Home Science & Technology PHILIPPINES MOVING FORWARD TO SPACE SCIENCE

PHILIPPINES MOVING FORWARD TO SPACE SCIENCE

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Filipino on the moon? Will it be possible? Yes, it is possible and we are not day dreaming.

“Hindi na tayo by-stander when it comes to technology. Hindi na tayo magbabasa na lang o nanonood at meron na tayong mga puwedeng magawa,” this is one of the many awakening message of DOST Secretary Fortunato T. De la Peña in a press briefing in Wednesday. Few days after the President Rodrigo Roa Duterte signed  Republic Act (RA) 11363 or otherwise known as Philippine Space Act signed on August 8, 2019 which mandates the establishment of the Philippine Space Agency (PhilSA).

Visit the Facebook Page: STAMINA4Space/PHL-Microsat

Under the law, the Philippine Space policy will focus on Key Development Areas for Space Science Technology Application (SSTA) for (1) National Security and Development (2) Hazard Management nd Climate Studies (3) Space Research and Development (4) Space Industry Capacity Building (5) Space Education and Awareness at (6) International Cooperation.

Among PhilSA’s powers and functions are (1) Policy, Planning, and Coordination (2) Improved Public Access and Resource-Sharing (3) Research and Development (4) Education and Capacity Building (5)Industry Development, and (6) International Cooperation.

A Philippine Space Council (PSC) shall be created as the principal advisory body for the coordination and integration of policies, programs and resources affecting space and Science & Technology application. PSC shall be composed of the President of the Philippines as Chairperson, DOST and National Defense Secretaries are the Vice Chairperson. Members are the Committee on Science and Technology Chairs of Senate and House, Director General of National Economic and Development Authority, Department Secretaries of Finance, Foreign Affairs, Agriculture, Environment and Natural Resources, Trade and Industry, and Information and Communications Technology.

According to de la Peña, various space-related activities, work in partnership with numerous state colleges and universities, other government agencies, research institutions, and even the private sector.

DOST Secretary De la Peña said, PhilSA appropriated by the law of P1 billion as initial operating fund, taken from the current fiscal year’s appropriation of the Office of the President. He also said the law mandates the creation of the Philippine Space Development Fund to be used exclusively for the PhilSA.

The said fund shall be administered by the Director General to be appointed by the Office of the President. A P10 billion to be taken from the share of the National Government in the gross income of the Philippine Amusement and Gaming Corp. (PAGCOR) and Bases Conversion and Development Authority (BCDA) for five years after the effectivity of the law. An amount of P2 billion per year shall be released to PhilSA and the whole amount including any interest income shall be used exclusively for capital outlay. Income from specialized products, services, and royalties produced by the PhilSA will be an added bonus. 75 percent of all or any income generate by the PhilSA will be retained by the agency.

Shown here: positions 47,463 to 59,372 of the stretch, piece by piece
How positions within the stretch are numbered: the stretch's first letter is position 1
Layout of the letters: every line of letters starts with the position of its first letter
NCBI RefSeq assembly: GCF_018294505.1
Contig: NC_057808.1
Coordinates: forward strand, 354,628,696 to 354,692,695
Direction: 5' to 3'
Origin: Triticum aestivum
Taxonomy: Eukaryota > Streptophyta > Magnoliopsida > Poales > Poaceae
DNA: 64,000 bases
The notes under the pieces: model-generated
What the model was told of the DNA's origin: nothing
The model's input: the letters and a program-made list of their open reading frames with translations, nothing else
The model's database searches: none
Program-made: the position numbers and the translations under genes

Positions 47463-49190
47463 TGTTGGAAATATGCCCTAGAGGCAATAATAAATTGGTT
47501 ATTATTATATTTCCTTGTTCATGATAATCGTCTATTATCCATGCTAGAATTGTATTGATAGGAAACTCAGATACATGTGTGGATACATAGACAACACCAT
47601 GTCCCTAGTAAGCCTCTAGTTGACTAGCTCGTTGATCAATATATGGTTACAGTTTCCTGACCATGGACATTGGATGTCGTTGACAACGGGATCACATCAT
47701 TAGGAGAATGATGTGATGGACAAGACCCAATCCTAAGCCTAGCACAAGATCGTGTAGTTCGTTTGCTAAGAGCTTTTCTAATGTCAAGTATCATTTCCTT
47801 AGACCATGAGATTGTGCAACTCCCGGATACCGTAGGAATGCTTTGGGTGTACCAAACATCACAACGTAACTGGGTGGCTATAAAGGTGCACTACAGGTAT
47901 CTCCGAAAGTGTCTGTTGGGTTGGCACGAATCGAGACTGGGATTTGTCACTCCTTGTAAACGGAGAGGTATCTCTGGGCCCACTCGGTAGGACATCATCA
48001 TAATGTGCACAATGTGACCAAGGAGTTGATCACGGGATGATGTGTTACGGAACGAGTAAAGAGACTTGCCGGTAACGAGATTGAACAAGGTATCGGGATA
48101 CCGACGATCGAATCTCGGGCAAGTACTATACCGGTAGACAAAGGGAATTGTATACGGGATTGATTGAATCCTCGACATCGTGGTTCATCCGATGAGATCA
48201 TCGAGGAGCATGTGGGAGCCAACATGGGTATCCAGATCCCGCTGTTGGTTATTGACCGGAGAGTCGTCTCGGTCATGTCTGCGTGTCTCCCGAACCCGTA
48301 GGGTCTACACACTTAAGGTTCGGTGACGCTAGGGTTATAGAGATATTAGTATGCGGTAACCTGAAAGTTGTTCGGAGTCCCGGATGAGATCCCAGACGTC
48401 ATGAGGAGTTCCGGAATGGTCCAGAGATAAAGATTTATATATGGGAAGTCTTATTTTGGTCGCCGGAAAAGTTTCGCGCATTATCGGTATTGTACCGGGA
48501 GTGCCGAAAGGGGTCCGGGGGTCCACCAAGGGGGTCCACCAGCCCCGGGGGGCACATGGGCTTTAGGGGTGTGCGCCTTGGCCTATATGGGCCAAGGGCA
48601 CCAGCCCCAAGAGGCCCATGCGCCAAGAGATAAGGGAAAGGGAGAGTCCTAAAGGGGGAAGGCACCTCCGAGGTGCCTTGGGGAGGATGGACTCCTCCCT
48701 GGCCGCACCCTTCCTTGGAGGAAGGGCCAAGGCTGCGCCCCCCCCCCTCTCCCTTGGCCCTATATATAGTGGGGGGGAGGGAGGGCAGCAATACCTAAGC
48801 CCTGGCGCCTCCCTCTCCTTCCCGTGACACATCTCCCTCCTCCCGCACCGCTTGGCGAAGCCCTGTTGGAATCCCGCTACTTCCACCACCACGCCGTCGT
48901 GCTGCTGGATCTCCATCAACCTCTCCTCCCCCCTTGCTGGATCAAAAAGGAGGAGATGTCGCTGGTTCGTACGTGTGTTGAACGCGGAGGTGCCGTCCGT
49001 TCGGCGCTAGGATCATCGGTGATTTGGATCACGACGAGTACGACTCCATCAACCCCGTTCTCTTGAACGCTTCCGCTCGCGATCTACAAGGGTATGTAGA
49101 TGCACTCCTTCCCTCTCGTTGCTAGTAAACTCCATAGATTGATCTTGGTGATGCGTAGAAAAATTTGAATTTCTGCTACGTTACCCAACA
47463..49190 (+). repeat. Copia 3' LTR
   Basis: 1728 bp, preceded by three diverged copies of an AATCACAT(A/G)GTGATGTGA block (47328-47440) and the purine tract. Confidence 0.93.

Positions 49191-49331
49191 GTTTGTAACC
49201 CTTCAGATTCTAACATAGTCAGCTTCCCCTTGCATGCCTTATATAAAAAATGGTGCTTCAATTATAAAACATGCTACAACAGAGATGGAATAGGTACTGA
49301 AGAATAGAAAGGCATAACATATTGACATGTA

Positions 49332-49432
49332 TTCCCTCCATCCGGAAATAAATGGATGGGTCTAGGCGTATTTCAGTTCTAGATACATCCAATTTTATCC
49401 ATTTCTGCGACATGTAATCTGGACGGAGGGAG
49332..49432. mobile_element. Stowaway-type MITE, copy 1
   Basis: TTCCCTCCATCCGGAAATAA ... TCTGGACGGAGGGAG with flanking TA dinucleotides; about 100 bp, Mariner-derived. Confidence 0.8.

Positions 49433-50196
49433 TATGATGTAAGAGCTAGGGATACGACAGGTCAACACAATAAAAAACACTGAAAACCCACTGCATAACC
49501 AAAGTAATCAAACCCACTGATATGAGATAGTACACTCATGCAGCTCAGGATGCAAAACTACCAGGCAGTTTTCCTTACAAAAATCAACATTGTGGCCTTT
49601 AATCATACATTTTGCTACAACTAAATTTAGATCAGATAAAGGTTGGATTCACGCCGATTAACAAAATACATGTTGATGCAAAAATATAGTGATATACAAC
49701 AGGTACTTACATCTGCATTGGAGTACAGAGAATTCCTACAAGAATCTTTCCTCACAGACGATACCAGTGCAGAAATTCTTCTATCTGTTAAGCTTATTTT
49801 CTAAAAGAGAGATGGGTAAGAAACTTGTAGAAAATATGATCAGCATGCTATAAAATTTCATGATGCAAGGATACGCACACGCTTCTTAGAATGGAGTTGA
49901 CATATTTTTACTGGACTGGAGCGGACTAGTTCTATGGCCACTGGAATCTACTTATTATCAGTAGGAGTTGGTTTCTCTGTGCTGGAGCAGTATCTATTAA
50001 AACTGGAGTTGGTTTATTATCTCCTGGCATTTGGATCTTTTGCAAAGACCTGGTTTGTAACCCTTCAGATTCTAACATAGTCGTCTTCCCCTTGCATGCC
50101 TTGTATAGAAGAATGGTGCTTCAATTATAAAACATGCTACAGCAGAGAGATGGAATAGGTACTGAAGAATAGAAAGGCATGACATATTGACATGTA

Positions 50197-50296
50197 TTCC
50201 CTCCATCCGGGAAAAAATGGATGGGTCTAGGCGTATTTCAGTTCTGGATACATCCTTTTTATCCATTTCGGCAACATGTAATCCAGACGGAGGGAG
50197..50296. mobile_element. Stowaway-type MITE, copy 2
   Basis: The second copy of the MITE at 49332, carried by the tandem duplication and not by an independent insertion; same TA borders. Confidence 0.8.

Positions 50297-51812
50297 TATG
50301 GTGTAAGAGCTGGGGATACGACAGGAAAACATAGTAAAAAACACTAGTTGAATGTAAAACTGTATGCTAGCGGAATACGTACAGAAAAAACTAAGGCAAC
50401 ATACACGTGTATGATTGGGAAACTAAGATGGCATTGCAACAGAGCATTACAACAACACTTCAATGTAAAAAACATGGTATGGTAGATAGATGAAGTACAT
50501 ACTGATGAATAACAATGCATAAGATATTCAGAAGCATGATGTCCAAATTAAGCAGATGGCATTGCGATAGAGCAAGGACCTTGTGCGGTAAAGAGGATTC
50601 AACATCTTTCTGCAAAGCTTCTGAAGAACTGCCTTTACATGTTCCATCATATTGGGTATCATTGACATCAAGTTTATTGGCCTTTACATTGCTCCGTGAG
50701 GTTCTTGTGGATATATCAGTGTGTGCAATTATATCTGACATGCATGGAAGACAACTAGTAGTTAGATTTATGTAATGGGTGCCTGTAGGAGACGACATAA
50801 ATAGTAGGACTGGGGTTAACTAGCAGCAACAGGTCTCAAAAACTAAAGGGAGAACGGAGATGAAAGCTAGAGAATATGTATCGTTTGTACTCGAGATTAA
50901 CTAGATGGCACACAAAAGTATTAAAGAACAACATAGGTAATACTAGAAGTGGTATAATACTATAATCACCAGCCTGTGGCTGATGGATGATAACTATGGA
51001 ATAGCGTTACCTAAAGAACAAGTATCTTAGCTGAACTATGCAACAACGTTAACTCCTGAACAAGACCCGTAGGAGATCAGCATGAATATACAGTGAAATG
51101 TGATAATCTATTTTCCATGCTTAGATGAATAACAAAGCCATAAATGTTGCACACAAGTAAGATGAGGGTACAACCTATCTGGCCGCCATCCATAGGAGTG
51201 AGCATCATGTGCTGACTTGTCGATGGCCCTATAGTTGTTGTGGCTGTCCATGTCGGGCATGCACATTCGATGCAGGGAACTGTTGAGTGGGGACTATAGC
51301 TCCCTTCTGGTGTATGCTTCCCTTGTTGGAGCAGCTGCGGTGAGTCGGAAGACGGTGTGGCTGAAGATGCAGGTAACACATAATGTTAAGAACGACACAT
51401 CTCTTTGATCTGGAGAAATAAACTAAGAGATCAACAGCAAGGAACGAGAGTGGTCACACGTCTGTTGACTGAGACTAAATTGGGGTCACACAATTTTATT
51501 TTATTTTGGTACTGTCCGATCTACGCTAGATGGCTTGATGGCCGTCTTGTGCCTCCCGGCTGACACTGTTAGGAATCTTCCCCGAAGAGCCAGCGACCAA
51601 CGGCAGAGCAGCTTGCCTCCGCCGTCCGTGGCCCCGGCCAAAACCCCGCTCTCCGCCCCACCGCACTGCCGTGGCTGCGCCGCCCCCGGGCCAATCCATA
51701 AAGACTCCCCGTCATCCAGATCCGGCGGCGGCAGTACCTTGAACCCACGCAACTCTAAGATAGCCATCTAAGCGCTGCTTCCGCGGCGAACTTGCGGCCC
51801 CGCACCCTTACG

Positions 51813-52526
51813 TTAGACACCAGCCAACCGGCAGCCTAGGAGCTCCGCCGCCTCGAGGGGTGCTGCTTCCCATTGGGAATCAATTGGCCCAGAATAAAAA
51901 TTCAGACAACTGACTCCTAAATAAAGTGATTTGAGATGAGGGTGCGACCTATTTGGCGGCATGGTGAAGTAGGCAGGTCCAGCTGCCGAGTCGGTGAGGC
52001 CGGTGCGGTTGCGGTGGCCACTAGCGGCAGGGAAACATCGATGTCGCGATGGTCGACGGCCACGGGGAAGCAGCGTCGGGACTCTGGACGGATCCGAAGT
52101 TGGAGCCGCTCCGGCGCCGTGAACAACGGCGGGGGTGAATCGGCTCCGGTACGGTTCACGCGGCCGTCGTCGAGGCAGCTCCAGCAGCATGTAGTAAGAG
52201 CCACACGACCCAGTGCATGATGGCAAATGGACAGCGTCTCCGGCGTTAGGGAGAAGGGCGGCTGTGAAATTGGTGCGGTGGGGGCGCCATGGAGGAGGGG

“I will write a letter to the Office of the President, probably the Executive Secretary, calling for the creation of the technical working committee that will craft the IRR,” Science Secretary Fortunato de la Peña told reporters in UP Institute Electrical Electronics Engineering Building during the press briefing.

The Implementing Rules and Regulations (IRR) should be in place within 60 days after 15 days publication to the Official Gazette and two (2) newspapers of general circulation in the Philippines. But since RA 11363 tasks PhilSA, which is not yet established, to take the lead in crafting the IRR, de la Peña said he deemed it proper to write Malacañang to initiate the creation of the technical working committee.

“Of course, this is for national security concerns. For example monitoring of vessels out there on the sea. Puwede mo na gawin yun on the ground. It is much more efficient and much more accurate if you can really deploy your space base monitoring systems,: Dr. Enrico C. Paringit, Executive Director, PCIEERD-DOST said.

Philippine Space Act is not limited to space development but its main purpose is to safeguard Philippine sovereignty, territorial integrity and our country’s interest and right to self discrimination as mandated by Article II, Section 7 of the 1987 Constitution.# (Cathy Cruz)

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